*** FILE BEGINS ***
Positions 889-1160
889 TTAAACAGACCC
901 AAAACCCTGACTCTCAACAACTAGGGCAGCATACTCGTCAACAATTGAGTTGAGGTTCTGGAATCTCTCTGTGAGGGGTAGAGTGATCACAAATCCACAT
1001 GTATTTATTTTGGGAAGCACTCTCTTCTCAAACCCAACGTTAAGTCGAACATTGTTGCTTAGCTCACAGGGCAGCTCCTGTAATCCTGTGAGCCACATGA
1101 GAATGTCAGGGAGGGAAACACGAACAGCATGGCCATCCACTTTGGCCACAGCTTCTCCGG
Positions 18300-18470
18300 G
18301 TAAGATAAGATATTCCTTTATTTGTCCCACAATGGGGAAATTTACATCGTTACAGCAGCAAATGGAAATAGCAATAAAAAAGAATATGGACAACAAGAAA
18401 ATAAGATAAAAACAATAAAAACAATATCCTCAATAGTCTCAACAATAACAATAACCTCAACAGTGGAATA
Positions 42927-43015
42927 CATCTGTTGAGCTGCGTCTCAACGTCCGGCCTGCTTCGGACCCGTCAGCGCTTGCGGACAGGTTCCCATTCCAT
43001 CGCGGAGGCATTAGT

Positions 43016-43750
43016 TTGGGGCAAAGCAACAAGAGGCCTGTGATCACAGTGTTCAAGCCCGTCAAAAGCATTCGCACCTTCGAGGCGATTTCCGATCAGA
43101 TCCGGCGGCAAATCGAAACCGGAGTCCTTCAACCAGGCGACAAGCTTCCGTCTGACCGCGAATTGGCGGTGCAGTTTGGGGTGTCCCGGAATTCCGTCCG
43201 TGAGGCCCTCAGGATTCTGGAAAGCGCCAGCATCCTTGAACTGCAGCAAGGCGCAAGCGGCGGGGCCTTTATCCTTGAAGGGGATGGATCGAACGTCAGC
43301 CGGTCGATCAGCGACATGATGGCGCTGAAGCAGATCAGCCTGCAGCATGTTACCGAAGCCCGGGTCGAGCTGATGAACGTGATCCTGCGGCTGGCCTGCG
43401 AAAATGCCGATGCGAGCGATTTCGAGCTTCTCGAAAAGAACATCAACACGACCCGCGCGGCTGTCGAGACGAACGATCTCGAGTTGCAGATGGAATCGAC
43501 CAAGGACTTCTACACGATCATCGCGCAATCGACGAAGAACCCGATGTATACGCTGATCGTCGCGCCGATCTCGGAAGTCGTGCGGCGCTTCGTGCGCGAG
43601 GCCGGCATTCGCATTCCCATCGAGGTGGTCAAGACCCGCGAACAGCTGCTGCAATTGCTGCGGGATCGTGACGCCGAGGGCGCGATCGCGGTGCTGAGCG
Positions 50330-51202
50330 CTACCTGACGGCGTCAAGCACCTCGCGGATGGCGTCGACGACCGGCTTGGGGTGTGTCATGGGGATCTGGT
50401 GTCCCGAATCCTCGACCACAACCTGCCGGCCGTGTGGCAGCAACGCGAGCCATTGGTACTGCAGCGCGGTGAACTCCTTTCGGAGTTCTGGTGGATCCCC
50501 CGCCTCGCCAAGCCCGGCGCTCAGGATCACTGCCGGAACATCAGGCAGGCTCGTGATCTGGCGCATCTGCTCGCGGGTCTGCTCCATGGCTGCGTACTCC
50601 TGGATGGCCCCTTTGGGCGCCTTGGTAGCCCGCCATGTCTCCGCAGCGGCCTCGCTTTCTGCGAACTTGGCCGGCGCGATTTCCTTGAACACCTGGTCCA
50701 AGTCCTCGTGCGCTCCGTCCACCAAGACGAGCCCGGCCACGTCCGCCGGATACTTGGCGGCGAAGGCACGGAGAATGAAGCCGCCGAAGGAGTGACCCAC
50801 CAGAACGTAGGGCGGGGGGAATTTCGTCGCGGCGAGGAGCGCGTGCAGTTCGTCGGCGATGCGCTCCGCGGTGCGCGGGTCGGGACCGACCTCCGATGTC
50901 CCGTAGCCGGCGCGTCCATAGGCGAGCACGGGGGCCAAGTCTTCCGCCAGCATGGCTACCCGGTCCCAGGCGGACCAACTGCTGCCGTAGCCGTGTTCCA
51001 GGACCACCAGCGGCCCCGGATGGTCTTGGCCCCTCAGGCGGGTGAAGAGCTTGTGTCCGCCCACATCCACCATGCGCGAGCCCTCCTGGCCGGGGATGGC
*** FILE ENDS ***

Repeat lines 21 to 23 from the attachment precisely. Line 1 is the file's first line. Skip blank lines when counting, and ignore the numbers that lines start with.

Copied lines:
Positions 50330-51202
50330 CTACCTGACGGCGTCAAGCACCTCGCGGATGGCGTCGACGACCGGCTTGGGGTGTGTCATGGGGATCTGGT
50401 GTCCCGAATCCTCGACCACAACCTGCCGGCCGTGTGGCAGCAACGCGAGCCATTGGTACTGCAGCGCGGTGAACTCCTTTCGGAGTTCTGGTGGATCCCC